1 OCTOBER 1921, Page 15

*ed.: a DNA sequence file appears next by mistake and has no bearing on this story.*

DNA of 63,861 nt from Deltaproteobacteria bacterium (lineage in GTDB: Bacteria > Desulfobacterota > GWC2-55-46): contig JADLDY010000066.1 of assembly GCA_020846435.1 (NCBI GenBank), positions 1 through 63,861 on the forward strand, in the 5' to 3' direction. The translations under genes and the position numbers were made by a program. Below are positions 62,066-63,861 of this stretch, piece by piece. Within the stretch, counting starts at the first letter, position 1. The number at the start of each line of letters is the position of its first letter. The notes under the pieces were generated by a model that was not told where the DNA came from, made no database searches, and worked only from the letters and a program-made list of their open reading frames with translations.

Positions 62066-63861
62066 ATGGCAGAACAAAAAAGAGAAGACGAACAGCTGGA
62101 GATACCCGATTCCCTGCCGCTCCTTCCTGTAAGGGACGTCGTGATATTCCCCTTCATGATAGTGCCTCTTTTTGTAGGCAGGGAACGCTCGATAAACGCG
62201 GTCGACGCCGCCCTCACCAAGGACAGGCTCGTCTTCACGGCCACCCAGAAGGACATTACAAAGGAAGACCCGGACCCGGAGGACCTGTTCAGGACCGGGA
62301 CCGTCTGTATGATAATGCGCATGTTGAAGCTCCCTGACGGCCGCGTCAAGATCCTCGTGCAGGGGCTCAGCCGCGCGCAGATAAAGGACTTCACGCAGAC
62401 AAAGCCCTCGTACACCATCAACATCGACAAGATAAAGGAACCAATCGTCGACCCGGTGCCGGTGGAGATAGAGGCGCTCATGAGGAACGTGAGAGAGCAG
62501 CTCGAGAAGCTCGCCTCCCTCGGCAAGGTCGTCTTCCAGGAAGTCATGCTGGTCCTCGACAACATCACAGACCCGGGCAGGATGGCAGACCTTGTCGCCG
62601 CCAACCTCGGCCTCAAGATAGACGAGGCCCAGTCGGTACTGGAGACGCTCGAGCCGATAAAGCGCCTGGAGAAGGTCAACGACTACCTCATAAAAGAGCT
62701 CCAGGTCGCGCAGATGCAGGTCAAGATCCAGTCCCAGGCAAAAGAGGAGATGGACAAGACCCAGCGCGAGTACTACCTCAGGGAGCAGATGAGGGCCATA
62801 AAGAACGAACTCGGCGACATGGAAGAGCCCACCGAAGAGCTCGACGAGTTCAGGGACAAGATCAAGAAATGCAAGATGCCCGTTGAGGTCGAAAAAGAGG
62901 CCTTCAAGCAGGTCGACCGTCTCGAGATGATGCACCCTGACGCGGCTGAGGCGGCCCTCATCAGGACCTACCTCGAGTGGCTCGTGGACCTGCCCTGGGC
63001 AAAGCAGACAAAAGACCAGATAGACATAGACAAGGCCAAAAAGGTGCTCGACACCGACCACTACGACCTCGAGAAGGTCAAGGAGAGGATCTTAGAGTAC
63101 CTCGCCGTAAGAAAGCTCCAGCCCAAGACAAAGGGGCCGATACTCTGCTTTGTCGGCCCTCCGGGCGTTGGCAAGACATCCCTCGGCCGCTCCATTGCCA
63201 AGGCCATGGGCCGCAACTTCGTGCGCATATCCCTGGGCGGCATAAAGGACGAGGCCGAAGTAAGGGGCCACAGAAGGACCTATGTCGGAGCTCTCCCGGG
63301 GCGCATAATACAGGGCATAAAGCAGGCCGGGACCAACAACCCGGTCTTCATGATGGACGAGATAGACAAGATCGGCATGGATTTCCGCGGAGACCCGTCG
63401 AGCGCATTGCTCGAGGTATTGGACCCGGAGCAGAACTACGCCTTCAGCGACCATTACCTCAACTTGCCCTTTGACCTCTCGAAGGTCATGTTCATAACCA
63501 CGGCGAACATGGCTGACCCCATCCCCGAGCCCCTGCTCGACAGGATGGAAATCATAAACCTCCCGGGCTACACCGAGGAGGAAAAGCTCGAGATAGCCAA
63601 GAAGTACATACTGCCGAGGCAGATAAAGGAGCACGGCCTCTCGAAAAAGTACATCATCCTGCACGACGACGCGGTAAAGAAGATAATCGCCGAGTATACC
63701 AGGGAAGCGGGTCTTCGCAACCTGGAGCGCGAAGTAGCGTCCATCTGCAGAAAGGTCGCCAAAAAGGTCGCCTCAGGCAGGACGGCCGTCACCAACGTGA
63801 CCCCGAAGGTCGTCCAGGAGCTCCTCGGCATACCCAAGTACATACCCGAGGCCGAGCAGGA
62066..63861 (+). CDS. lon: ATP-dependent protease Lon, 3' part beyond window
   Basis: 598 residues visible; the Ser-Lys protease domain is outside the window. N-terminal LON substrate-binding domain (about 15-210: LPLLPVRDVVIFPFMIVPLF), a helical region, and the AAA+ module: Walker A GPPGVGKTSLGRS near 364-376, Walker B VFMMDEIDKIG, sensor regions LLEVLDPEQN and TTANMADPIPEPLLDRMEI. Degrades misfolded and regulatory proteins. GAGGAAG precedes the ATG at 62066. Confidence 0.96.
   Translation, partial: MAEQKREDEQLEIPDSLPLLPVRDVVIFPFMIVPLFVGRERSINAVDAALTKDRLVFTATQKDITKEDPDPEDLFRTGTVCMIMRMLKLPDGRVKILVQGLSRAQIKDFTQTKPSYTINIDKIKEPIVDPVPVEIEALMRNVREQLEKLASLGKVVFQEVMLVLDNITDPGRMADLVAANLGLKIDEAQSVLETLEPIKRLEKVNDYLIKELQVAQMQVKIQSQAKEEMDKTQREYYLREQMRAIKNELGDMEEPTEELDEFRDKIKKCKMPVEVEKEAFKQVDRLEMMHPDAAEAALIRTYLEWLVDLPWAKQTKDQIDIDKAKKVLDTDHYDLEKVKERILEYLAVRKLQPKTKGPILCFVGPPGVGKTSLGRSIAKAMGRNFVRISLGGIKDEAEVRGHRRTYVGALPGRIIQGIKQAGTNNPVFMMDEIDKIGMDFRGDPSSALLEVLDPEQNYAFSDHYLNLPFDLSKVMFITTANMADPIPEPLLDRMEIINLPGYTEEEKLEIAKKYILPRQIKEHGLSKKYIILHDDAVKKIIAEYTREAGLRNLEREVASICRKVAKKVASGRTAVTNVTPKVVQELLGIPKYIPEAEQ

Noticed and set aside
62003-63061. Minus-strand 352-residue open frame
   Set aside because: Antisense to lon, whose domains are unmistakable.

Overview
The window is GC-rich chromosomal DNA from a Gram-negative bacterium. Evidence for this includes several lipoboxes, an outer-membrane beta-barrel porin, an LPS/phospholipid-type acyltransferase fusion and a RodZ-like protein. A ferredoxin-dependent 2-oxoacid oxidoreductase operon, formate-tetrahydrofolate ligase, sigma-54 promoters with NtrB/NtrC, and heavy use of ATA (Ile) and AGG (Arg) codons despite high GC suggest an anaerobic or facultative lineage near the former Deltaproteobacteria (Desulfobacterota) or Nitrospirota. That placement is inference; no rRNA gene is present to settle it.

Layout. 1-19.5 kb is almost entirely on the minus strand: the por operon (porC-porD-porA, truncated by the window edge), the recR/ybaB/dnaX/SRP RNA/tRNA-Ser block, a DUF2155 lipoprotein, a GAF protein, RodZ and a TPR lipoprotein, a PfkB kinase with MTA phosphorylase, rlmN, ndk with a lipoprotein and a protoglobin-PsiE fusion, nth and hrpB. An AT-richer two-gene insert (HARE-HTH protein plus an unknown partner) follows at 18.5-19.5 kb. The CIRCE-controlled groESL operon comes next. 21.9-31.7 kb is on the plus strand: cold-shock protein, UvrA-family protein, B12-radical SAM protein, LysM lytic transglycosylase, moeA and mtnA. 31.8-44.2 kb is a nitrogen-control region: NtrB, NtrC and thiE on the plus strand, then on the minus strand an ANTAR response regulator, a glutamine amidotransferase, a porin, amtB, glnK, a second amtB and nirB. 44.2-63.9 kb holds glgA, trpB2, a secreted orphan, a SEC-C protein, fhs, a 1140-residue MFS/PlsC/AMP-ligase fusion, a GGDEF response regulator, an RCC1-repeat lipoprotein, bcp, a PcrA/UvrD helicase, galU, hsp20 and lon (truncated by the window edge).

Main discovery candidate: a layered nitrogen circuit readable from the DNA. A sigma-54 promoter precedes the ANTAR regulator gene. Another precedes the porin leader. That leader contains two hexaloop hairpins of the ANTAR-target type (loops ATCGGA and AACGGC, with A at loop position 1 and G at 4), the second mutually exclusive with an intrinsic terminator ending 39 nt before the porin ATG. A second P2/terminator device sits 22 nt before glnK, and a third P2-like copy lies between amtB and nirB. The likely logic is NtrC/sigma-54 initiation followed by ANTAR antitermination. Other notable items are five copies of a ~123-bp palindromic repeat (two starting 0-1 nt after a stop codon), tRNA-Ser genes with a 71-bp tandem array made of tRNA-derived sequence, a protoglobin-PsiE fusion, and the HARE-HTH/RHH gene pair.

[To THE EDITOR OF THE " SPECTATOR."] Sta.—The humming-bird hawk-moth (3facroglossa stellatarum) appears to be unusually plentiful this year, but the insect described by " G." as having the " upper wings of fine,, filmy gauze" is more probably one of the bee-hawk moths (Hetnaris fuciformis or. H. tityus), which have diaphanous wings. The humming-bird hawk-moth has well-covered, opaque upper wings. It is a common insect in many localities. Large numbers used to enter our dug-outs on the Gallipoli Peninsula, and there is a good illustration of one of this genus, in conjunction with one of a small humming-bird, showing the close resemb- lance between bird and moth, in Bates's Naturalist on the Amazons. Bates relates that the natives, and even the educated whites, believed that insect and bird were transmutable, and that he sometimes shot the moth in mistake for the bird.. The resemblance caused by similarity of movement and habits is enhanced by the likeness in the tails of the two and the position